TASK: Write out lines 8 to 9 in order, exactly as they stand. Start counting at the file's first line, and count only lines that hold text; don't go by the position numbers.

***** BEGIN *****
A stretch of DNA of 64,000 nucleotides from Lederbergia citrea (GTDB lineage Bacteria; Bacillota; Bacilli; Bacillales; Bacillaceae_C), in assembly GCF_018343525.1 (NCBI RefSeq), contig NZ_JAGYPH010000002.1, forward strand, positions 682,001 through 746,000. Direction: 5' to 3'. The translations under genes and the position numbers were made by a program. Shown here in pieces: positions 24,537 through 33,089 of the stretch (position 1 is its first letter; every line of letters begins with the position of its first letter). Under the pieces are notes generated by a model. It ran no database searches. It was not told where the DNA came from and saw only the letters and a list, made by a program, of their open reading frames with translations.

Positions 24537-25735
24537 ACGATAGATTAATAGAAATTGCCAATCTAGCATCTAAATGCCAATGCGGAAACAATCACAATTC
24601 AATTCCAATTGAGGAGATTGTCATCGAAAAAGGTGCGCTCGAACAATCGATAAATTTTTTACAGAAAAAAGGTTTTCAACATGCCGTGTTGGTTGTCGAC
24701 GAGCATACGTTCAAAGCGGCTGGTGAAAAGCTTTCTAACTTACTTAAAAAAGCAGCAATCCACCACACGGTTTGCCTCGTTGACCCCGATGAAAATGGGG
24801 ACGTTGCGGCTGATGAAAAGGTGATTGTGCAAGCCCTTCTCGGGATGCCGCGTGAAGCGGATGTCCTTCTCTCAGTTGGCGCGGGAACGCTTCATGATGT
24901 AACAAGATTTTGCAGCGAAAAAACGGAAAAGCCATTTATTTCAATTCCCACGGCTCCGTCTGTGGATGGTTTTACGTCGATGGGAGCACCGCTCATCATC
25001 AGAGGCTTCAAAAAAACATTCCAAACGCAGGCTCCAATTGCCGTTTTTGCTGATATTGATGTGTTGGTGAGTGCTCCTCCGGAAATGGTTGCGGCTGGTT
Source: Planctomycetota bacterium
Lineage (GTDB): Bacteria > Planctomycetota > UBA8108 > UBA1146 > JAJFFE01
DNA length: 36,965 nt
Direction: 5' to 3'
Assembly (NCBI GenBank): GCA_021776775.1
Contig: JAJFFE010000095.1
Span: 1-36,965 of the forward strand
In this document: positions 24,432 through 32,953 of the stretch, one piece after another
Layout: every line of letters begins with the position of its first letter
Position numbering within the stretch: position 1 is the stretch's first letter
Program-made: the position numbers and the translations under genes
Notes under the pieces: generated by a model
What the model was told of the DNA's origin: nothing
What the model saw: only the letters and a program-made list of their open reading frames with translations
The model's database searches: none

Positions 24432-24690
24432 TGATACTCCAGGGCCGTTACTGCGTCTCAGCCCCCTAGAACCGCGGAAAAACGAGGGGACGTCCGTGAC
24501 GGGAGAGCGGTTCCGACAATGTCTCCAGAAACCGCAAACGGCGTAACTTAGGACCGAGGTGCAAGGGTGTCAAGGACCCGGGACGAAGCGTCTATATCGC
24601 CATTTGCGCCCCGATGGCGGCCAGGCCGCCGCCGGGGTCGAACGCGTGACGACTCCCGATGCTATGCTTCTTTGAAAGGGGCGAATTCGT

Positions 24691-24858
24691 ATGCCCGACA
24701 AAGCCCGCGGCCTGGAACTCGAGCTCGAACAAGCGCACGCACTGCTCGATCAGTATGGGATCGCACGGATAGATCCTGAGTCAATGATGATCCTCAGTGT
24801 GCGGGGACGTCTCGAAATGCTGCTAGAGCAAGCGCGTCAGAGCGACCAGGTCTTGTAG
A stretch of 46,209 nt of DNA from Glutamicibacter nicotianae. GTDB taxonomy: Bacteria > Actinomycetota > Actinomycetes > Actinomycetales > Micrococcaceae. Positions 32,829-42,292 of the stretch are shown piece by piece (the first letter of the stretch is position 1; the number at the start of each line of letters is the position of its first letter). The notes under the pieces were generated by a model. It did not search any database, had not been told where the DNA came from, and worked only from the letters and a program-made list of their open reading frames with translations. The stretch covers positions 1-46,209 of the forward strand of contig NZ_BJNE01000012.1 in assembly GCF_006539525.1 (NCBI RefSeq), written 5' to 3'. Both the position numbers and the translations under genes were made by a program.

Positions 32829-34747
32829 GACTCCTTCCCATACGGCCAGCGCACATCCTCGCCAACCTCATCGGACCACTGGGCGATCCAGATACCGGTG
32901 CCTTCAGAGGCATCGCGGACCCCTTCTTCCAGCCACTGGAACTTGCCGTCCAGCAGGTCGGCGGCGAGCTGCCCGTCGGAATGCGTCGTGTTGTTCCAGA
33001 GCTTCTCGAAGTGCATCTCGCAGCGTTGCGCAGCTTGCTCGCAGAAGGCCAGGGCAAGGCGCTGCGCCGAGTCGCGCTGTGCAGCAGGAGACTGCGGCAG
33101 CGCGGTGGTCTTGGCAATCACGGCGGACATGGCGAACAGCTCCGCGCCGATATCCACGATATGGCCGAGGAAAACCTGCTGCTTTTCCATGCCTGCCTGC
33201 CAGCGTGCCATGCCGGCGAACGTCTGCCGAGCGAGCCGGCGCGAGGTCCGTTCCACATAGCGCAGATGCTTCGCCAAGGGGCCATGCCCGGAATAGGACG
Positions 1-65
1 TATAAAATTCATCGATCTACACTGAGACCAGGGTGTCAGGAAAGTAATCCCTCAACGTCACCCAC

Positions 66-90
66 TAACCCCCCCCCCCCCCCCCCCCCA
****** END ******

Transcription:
25001 AGAGGCTTCAAAAAAACATTCCAAACGCAGGCTCCAATTGCCGTTTTTGCTGATATTGATGTGTTGGTGAGTGCTCCTCCGGAAATGGTTGCGGCTGGTT
Source: Planctomycetota bacterium